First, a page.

There is no other country in the world so widely diverse, yet so deeply committed to being unified as the United States of America. The challenges we face today are far too serious, and the implications of failure far too great, for our Air Force to do less than fully and inclusively leverage our nation’s greatest strength—our remarkably diverse people. Across the force, diversity of background, experience, demographics, perspectives, thought and organization are essential to our ultimate success in an increasingly competitive and dynamic global environment. As airpower advocates, we must be culturally competent and operationally relevant to effectively accomplish our various missions.
“I want to emphasize the important role language training and cultural understanding play in today’s global operations,” Kendall said in his keynote address. “Language is a warfighting capability. Our language-enabled Airmen and Guardians operate in foreign countries around the world, and their
SEAC Ramon Colon-Lopez, who is the most senior enlisted service member, by position, in the U.S. military, visited to learn about OSI capabilities and to take part in National Hispanic Heritage Month conversations there.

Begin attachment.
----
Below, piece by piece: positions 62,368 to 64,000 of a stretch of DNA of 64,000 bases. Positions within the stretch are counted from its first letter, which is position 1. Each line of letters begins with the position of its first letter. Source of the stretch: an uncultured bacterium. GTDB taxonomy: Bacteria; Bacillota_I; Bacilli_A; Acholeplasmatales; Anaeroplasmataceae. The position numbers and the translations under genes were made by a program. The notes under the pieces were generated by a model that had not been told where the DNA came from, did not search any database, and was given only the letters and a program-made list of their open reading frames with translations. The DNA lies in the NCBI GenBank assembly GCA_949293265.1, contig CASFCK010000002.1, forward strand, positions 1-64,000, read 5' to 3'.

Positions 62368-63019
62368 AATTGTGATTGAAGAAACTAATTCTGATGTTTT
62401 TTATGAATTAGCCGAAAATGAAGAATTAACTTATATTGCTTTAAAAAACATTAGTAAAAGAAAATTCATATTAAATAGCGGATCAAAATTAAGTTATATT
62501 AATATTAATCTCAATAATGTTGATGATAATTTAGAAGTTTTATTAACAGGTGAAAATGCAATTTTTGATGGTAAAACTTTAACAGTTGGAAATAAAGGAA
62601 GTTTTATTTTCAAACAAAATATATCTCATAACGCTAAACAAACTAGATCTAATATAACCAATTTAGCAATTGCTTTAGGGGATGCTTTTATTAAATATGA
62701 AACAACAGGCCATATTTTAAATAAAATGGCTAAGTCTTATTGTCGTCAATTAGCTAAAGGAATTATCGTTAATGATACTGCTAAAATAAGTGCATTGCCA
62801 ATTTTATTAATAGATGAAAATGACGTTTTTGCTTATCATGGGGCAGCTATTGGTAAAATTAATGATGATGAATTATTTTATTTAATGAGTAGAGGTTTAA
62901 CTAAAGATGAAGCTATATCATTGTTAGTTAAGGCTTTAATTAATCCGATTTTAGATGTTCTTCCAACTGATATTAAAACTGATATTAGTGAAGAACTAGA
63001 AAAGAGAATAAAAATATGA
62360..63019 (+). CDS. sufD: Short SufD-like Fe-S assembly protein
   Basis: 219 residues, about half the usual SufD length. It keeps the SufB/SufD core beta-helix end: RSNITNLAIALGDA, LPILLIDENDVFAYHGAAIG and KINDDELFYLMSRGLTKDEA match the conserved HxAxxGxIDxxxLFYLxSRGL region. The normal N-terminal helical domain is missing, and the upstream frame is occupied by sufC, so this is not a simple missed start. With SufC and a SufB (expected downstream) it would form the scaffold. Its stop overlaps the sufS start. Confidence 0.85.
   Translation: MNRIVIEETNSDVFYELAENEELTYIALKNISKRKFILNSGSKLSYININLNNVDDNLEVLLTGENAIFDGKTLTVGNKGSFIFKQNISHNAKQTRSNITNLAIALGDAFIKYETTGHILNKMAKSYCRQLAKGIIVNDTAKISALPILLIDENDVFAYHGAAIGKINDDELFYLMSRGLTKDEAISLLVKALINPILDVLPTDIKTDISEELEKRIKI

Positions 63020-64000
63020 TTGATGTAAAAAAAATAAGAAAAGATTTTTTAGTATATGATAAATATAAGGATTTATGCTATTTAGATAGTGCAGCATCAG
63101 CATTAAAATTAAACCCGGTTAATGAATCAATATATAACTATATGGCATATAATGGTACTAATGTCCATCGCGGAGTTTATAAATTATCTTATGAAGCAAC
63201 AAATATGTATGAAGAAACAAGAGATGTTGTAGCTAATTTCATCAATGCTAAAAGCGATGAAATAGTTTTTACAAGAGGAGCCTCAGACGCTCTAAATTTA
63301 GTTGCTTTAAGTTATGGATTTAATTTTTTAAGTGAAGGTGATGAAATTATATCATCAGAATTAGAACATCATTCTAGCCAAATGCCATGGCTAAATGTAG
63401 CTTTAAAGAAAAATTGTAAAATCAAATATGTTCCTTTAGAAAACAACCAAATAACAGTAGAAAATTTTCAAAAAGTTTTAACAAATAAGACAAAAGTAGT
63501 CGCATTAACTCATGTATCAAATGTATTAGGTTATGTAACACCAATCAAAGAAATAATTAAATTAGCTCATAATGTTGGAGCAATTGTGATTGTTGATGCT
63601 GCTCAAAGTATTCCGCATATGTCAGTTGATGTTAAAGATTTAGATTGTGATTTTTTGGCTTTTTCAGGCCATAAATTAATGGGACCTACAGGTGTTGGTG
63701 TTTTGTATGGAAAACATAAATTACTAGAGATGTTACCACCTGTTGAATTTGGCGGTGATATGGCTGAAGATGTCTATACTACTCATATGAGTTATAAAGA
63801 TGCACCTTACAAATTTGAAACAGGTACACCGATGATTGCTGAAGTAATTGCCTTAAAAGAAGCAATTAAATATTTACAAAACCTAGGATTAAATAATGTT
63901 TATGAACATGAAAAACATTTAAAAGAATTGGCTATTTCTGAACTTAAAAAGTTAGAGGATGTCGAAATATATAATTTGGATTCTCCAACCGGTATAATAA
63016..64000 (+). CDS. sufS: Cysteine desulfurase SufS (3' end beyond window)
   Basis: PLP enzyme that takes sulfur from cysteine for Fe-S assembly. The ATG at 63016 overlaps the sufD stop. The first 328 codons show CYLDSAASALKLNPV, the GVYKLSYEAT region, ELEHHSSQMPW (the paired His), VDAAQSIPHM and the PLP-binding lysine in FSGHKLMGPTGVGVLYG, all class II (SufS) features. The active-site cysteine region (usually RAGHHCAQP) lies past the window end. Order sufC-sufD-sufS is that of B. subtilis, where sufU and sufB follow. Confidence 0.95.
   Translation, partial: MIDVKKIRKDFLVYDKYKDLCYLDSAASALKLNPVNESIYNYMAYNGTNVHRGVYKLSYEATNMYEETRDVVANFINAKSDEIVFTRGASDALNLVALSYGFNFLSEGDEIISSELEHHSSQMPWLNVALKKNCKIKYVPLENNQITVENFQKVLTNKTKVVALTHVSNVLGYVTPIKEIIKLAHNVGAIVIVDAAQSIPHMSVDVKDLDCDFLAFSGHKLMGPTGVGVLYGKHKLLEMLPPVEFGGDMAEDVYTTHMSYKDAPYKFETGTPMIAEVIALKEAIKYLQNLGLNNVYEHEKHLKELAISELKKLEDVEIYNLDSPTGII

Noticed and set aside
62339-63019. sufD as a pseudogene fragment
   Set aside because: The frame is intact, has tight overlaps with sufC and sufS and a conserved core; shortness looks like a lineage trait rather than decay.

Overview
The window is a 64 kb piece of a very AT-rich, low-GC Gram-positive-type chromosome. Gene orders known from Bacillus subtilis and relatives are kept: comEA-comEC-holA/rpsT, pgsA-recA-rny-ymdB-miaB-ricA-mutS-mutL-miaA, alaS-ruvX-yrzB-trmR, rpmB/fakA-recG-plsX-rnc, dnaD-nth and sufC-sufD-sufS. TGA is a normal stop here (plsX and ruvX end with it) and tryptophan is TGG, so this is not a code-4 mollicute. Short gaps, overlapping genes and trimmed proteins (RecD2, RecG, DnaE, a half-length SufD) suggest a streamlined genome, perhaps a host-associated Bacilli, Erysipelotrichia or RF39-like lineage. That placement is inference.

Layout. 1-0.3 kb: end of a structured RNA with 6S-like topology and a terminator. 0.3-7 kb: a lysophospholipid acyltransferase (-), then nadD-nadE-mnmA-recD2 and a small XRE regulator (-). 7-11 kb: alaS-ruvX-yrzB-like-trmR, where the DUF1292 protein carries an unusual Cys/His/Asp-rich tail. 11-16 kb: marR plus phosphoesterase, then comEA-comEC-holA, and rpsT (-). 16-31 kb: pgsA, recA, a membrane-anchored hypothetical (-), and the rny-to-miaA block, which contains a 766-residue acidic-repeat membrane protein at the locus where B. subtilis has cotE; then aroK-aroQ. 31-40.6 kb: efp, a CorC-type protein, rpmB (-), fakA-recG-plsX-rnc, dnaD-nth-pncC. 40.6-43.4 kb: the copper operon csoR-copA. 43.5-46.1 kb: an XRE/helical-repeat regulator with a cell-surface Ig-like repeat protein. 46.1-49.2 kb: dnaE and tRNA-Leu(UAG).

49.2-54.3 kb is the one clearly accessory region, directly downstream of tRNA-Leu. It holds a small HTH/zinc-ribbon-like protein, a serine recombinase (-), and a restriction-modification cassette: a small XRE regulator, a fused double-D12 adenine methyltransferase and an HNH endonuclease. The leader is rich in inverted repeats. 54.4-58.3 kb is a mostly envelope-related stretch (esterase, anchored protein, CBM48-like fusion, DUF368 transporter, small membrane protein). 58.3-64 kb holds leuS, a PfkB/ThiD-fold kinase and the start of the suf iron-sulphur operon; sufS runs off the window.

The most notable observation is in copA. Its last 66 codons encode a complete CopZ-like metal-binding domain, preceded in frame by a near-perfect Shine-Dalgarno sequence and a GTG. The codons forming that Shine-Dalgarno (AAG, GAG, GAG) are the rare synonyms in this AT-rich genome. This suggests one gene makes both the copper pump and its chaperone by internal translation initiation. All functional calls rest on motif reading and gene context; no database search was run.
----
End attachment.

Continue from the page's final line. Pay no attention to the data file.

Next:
The Department of the Air Force recently made changes to its qualifying test for officers. By reducing the mandatory delay between tests from 180 to 90 days and allowing for ‘super-scoring’ of test subcategories, much like college SAT and ACT scoring, DAF is making headway in modernizing its
Lt. Gen. Brad Webb, commander of Air Education and Training Command, will host the ninth episode of AETC Real Talk: Race and Diversity in the Air Force, Oct. 7 at 3 p.m. CDT, on AETC’s Facebook page.
Boling first felt drawn to serve the faith when she was just a little girl living in the Philippines. Growing up in the City of Mati, Boling often witnessed a woman in her community, named Lola Pada, helping hospital patients as a volunteer chaplain.
A short history of integration in the US armed forces
Where does responsibility start?
Warrior braids and the Air Force Women’s Initiative Team – the invisible labor behind diversity, inclusion, and institutional change
Raised on resiliency: How military parents shape their child’s experiences
Diversity, inclusion are tools for national defense, not buzzwords
Air Force leaders, retirees, alumni and friends who are interested in getting involved with outreach and development efforts happening across the country can contact the Air Force Diversity & Inclusion office using the following link:
Gen. Charles Q. Brown, Jr., Chief of Staff of the Air Force
“I want the wisdom and knowledge to lead, participate in, and listen to necessary conversations on racism, diversity and inclusion. I want the wisdom and knowledge to lead those willing to take committed and sustained action to make our Air Force better.”
JoAnne S. Bass, Chief Master Sergeant of the Air Force
“Our Air Force is on the right side of history. We are creating not only historic moments … we are focused on setting a foundation for all Americans to see themselves in this great institution.”